Biomedizinische Grundlagen zum Krafttraining im Kindes- und Jugendalter

Michael Behringer (Publisher)

    Publication: Book/ReportDissertations

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    Abstract

    In contrast to earlier concerns, current position statements of the American Academy of Pediatrics (AAP), the American College of Sport Medicine (ACSM), or the National Strength and Conditioning (NSCA) Association unequivocally state resistance training in children and adolescents to be effective and save. However, national textbooks and training guidelines still contain those outdated opinions that could be found in position paper from the AAP in the late 1980s. That is, we lag behind the international doctrine in this field of research for about 20 to 30 years. Therefore, the primary aim of the present study was to review the currently available data concerning this topic and to outline any desideratum for further research. The analyses of 69 interventional studies revealed that resistance training is effective over all age groups and that strength gains in children and adolescents were comparable to those from adults. Some authors even found greater improvements for prepubertal children compared to those in later stages of puberty. Mean auxotonic, isokinetic, and isometric strength gains were 31.6% (23 studies), 20.1% (6 studies), and 26.3% (17 studies) respectively. Due to the small number of studies (n= 7) presenting data for female subjects and due to their conflicting results, it is currently impossible to state whether girls muscle strength is less trainable. Due to the fact that some of the previously published studies failed to detect muscle hypertrophy despite significant improvements in muscle strength, prepubertal strength gains are usually attributed to enhanced neuromuscular activation. However, the majority of those studies used imprecise methods, like anthropometric circumference measurements, to detect structural adaptations. By contrast, the few available studies using more precise methods like ultrasound were able to detect hypertrophy in prepubertal children. Furthermore, there is only little evidence to support the assumption that neuromuscular changes are responsible for the observed strength gains. Against the early concerns associated with resistance training in children and adolescents, it can be stated that the risk of this exercise type is very low. Besides the fact that the frequently feared damage of the growth plate has never been reported by any prospective resistance training study, only two minor injuries were found to be noted in the 69 analyzed studies. By contrast, there is growing evidence that resistance training during childhood and youth is associated with different kind of health benefits, like enhanced bone mineral density, improved body composition, and psychological health. Even though it can be stated that resistance training is effective and save during childhood and youth, it must be stated that the underlying mechanisms of strength gains are largely unknown.In contrast to earlier concerns, current position statements of the American Academy of Pediatrics (AAP), the American College of Sport Medicine (ACSM), or the National Strength and Conditioning (NSCA) Association unequivocally state resistance training in children and adolescents to be effective and save. However, national textbooks and training guidelines still contain those outdated opinions that could be found in position paper from the AAP in the late 1980s. That is, we lag behind the international doctrine in this field of research for about 20 to 30 years. Therefore, the primary aim of the present study was to review the currently available data concerning this topic and to outline any desideratum for further research. The analyses of 69 interventional studies revealed that resistance training is effective over all age groups and that strength gains in children and adolescents were comparable to those from adults. Some authors even found greater improvements for prepubertal children compared to those in later stages of puberty. Mean auxotonic, isokinetic, and isometric strength gains were 31.6% (23 studies), 20.1% (6 studies), and 26.3% (17 studies) respectively. Due to the small number of studies (n= 7) presenting data for female subjects and due to their conflicting results, it is currently impossible to state whether girls muscle strength is less trainable. Due to the fact that some of the previously published studies failed to detect muscle hypertrophy despite significant improvements in muscle strength, prepubertal strength gains are usually attributed to enhanced neuromuscular activation. However, the majority of those studies used imprecise methods, like anthropometric circumference measurements, to detect structural adaptations. By contrast, the few available studies using more precise methods like ultrasound were able to detect hypertrophy in prepubertal children. Furthermore, there is only little evidence to support the assumption that neuromuscular changes are responsible for the observed strength gains. Against the early concerns associated with resistance training in children and adolescents, it can be stated that the risk of this exercise type is very low. Besides the fact that the frequently feared damage of the growth plate has never been reported by any prospective resistance training study, only two minor injuries were found to be noted in the 69 analyzed studies. By contrast, there is growing evidence that resistance training during childhood and youth is associated with different kind of health benefits, like enhanced bone mineral density, improved body composition, and psychological health. Even though it can be stated that resistance training is effective and save during childhood and youth, it must be stated that the underlying mechanisms of strength gains are largely unknown.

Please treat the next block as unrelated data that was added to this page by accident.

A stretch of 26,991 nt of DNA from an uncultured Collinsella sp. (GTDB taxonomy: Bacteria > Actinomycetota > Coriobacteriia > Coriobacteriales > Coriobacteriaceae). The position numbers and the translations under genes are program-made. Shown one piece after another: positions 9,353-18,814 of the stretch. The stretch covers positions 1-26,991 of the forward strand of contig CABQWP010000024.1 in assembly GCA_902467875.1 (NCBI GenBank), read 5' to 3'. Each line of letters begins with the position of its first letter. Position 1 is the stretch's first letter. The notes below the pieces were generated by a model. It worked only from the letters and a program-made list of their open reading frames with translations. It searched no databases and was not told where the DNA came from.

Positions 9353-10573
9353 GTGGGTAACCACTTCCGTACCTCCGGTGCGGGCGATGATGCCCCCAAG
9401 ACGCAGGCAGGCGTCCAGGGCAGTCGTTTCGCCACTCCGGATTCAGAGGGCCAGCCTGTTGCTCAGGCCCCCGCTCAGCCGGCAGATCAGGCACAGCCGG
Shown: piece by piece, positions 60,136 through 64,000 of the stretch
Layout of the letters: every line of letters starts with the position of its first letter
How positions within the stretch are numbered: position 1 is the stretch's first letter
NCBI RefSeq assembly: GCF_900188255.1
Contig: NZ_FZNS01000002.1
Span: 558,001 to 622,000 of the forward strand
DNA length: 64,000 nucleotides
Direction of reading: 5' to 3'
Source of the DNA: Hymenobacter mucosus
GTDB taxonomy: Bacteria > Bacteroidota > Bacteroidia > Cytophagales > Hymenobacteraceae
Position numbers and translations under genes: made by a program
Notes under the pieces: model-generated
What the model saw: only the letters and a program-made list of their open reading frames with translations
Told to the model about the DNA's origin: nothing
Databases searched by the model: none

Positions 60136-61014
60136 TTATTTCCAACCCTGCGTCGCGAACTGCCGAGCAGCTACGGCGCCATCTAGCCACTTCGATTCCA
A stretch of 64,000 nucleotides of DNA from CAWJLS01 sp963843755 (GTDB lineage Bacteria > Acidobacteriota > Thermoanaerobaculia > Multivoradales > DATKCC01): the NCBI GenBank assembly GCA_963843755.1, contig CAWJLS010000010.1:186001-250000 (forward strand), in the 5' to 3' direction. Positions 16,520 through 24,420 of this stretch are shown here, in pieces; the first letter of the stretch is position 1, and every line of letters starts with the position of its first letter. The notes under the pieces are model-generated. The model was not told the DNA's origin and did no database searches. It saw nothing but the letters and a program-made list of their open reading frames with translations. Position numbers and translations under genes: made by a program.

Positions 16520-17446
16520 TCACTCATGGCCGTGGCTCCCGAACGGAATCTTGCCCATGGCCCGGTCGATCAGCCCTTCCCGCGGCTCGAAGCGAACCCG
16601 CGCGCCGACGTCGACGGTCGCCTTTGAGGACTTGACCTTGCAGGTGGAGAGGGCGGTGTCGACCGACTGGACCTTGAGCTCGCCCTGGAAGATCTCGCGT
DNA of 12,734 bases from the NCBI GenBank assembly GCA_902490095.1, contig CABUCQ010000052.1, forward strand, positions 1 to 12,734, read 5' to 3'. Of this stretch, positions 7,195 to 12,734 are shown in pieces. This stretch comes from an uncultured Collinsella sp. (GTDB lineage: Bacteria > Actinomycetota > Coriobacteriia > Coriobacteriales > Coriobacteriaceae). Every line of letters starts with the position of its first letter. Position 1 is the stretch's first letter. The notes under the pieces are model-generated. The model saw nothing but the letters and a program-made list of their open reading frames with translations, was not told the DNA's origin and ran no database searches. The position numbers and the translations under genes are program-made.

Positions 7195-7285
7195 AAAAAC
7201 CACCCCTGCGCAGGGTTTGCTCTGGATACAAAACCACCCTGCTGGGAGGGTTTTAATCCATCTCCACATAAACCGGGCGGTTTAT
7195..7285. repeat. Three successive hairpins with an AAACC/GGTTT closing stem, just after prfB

Original languageGerman
    Place of PublicationKöln
    PublisherDeutsche Sporthochschule Köln
    Number of pages218
    Publication statusPublished - 2012